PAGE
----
Sub Animated_Chart() 'Declare Variables Const StartRow As Long = 2 Dim LastRow As Long Dim RowNumber As Long 'Get Last Row of Data LastRow = Range("A" & StartRow).End(xlDown).Row 'Clear Chart & Display Blank Chart Range("F" & StartRow, "I" & LastRow).ClearContents DoEvents Application.Wait (Now + TimeValue("00:00:1")) 'Step Through Each Chart Period For RowNumber = StartRow To LastRow DoEvents Range("F" & RowNumber, "I" & RowNumber).Value = Range("B" & RowNumber, "E" & RowNumber).Value Application.Wait (Now + TimeValue("00:00:1")) DoEvents Next RowNumber End Sub
At first glance, the code may appear daunting for VBA newbies, but in reality, it takes just a few simple steps to adapt the code for your needs.
Basically, the code can be broken down into four sections as shown on the screenshot below. The green rectangles represent the segments of the code that must be tailored to your data—while the rest should remain unchanged.
Let’s zoom in on the parts you need to fine-tune. For your convenience, take another look at the data table and follow my footsteps:
Declare Variables: This section introduces new variables for the VBA to work with. In our case, the constant labeled as “StartRow” helps the VBA figure out where the data table begins (row 2). Therefore, the constant value should correspond to the row where your data starts.
Const StartRow As Long = 2
Get Last Row of Data: This line of code tells the VBA to analyze the data table and define where the data table ends (row 13) so that it can later zoom in only on the values within the specified cell range while leaving out the rest of the worksheet.
To pull it off, specify the first column (“A”) where the data table starts for the VBA to find the last row in that column that contains a non-empty cell (column A).
LastRow = Range("A" & StartRow).End(xlDown).Row
Clear Chart & Display Blank Chart: This section is responsible for erasing the values in the helper columns (F:I) each time you run the macro.
That way, you can repeat the same animated effect over and over again without having to clean up the worksheet cells on your own. To adjust, specify the first and last helper columns in your data table (“F” and “I”).
Range("F" & StartRow, "I" & LastRow).ClearContents
Step Through Each Chart Period: This is where all the magic happens. Having picked the cell range, the VBA goes row by row and fills the helper columns with the corresponding actual values at one-second intervals, effectively creating the animated effect.
To pull it off, you only need to change this line of code for the VBA to copy the values into the helper columns:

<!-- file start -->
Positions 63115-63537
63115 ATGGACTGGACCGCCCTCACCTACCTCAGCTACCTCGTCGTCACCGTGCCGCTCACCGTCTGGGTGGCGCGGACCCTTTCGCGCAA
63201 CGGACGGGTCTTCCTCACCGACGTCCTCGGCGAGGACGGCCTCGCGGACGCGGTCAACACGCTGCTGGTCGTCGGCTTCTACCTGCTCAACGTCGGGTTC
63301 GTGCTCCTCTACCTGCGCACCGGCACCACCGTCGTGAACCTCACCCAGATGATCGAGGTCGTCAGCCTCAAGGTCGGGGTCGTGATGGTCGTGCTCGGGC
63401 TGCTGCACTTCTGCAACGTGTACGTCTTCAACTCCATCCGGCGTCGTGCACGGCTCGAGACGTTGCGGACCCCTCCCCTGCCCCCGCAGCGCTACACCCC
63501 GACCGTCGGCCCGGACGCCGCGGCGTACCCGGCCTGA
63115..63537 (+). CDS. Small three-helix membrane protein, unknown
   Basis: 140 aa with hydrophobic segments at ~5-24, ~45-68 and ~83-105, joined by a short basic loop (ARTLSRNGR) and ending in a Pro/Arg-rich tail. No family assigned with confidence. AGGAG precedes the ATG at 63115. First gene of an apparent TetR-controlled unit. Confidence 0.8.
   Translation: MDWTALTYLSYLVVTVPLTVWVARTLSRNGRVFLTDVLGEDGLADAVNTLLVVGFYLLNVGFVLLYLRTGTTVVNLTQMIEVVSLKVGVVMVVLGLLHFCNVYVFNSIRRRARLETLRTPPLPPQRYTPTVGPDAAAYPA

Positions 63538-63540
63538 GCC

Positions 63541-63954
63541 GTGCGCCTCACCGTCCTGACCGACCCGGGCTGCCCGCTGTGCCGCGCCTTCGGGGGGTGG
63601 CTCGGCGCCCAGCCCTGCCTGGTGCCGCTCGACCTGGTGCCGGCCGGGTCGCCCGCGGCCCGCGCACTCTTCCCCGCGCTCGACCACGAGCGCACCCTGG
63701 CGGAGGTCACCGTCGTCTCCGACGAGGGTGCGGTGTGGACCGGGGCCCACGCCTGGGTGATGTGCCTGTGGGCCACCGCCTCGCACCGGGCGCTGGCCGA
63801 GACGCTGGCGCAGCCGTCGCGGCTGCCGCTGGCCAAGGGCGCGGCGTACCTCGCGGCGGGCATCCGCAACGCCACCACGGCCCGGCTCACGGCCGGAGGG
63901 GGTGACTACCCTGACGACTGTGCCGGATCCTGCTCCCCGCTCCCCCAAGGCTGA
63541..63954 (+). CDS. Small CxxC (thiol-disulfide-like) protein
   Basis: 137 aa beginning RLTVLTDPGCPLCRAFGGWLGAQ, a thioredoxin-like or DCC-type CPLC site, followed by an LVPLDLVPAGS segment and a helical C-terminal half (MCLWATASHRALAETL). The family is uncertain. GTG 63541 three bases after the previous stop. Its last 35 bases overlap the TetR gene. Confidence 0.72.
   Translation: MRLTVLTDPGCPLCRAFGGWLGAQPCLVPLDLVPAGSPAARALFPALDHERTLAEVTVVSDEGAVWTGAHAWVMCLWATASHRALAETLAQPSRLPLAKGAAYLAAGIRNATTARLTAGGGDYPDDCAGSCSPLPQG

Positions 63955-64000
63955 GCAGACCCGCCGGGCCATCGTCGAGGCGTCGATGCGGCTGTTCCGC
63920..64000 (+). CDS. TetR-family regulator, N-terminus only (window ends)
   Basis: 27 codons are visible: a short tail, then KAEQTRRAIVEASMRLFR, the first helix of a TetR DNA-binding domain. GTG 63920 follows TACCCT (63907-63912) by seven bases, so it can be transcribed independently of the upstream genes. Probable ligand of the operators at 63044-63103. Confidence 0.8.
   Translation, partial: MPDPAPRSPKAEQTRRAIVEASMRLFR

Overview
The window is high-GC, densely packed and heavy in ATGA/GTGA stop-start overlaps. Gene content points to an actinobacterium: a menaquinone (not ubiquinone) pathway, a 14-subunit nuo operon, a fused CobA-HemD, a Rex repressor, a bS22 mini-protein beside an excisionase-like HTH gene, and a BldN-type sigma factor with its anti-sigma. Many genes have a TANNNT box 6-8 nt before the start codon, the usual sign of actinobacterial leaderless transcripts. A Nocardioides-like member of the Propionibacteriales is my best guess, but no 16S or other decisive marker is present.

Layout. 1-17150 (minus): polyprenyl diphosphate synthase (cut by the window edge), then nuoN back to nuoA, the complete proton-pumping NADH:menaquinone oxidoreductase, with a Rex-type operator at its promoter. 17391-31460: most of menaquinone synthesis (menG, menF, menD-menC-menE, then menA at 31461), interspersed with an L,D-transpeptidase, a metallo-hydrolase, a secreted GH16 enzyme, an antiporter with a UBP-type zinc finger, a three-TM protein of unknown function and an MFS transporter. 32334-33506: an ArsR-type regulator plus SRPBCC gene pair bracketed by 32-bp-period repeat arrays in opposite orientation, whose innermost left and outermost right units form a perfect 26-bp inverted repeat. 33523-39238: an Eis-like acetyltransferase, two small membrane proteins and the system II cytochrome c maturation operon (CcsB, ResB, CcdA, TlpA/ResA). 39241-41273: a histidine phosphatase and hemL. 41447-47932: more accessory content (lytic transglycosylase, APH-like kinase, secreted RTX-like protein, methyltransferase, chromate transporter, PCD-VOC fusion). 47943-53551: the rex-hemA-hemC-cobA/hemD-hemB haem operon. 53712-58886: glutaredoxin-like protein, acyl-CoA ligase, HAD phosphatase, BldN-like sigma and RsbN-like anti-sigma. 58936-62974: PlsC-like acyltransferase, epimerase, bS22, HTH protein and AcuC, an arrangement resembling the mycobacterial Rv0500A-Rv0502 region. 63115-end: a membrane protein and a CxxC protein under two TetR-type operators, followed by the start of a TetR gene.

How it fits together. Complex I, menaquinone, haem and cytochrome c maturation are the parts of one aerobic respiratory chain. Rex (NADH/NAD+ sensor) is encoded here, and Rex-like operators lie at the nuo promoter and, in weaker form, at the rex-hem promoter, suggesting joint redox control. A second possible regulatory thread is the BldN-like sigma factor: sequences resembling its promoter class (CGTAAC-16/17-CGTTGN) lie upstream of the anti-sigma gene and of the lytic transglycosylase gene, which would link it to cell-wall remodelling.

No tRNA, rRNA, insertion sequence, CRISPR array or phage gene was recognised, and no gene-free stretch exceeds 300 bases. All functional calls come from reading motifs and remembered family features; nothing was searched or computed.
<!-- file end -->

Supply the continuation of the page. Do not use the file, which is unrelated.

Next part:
Range("F" & RowNumber, "I" & RowNumber).Value = Range("B" & RowNumber, "E" & RowNumber).Value
The first part of the code (Range(“F” & RowNumber, “I” & RowNumber).Value) grabs all the helper columns in the data table (F:I) while the second part of the equation (Range(“B” & RowNumber, “E” & RowNumber).Value) is responsible for importing the actual values into them.
With all that in mind, the “F” and “I” values characterize the first and last helper columns (columns F and I). By the same token, “B” and “E” stand for the first and last columns that contain the actual GDP numbers (columns B and E).
Once you made it through all of that, click the floppy disk icon to save the VBA code and close the editor.
To tie together the worksheet data and the newly-created macro, set up a button for executing the VBA code.
- Go to the Developer tab.
- Click the “Insert” button.
- Under “Form Controls,” select “Button (Form Control).”
Click where you would like to place the button (preferably near the chart title). At that point, the Assign Macro dialog box will appear. Select the VBA macro you just created (Animated_Chart) and click “OK.”
As a final adjustment, change the button text (double-click button text and rename). If necessary, move the button into position where you want it.
Now, click the button and watch how the VBA smoothly fills the empty plot with the actual values—and the beauty of this method is that you can change the underlying chart type in just a few clicks without having to jump through all the hoops again!
So that’s how it’s done. Animating your Excel charts may be a great way to give a unique perspective on your data that you could have otherwise overlooked.
Obviously, it may take some time to really understand the logic behind the VBA code. But since the same code can be repeatedly reused for different types of data and charts, it’s well worth the effort to give it a try. Once you make it past the short learning curve, the world is your oyster.